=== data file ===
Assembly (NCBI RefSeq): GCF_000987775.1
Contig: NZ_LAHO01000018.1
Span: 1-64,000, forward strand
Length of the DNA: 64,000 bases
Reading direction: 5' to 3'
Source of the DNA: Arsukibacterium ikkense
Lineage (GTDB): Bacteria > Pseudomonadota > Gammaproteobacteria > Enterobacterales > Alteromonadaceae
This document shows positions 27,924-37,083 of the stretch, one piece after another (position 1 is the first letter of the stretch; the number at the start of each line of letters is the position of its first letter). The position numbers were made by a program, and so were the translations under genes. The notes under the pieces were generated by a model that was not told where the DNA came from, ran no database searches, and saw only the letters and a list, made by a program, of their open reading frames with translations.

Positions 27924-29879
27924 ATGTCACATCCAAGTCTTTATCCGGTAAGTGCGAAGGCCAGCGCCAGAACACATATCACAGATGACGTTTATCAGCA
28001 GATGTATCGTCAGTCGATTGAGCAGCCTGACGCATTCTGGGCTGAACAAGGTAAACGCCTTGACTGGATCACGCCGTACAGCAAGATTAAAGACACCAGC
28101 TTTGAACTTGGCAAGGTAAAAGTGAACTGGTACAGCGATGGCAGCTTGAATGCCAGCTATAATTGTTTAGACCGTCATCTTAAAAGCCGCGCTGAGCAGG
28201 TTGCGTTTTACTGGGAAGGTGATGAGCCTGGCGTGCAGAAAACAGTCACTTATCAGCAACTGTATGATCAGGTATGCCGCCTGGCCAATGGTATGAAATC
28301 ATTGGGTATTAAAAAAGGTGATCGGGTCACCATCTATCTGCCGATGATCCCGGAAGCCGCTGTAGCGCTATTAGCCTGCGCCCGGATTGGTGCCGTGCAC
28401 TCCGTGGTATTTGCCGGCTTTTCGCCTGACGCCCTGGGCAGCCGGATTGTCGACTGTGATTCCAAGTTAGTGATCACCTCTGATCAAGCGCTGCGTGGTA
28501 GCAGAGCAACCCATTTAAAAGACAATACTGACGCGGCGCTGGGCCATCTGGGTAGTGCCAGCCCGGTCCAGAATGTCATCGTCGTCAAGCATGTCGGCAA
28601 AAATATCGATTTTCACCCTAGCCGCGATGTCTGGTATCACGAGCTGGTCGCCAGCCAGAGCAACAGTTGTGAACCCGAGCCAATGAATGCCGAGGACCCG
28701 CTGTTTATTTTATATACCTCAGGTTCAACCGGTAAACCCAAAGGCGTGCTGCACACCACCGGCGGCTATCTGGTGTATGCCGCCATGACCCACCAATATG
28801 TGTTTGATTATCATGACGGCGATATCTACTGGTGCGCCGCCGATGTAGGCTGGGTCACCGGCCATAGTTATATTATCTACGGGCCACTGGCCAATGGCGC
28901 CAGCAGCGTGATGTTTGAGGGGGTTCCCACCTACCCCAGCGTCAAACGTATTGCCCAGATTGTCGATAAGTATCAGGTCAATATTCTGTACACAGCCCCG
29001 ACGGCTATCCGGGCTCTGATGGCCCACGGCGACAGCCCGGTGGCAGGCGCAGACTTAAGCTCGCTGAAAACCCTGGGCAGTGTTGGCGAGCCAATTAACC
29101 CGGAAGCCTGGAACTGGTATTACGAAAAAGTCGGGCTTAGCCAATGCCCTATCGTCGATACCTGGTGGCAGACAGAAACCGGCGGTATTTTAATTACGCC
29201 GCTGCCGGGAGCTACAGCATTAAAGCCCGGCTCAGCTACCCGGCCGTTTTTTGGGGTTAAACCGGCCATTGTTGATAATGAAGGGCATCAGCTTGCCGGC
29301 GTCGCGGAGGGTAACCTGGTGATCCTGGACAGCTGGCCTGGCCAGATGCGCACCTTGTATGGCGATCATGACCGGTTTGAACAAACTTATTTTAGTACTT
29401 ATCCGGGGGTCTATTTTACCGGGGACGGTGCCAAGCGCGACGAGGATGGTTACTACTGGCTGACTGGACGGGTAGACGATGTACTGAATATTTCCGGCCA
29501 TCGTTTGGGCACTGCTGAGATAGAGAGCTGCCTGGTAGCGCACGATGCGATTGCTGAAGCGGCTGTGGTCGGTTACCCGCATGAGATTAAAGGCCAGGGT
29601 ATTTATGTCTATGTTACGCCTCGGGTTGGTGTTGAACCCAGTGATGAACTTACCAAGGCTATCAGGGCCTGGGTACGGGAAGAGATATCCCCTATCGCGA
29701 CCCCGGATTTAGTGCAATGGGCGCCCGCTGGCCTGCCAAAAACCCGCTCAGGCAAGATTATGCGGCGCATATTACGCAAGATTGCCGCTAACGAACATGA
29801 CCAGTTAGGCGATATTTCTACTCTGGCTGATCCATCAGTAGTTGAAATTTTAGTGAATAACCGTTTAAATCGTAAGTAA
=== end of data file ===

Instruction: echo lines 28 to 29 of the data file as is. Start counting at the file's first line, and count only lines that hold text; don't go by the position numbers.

29701 CCCCGGATTTAGTGCAATGGGCGCCCGCTGGCCTGCCAAAAACCCGCTCAGGCAAGATTATGCGGCGCATATTACGCAAGATTGCCGCTAACGAACATGA
29801 CCAGTTAGGCGATATTTCTACTCTGGCTGATCCATCAGTAGTTGAAATTTTAGTGAATAACCGTTTAAATCGTAAGTAA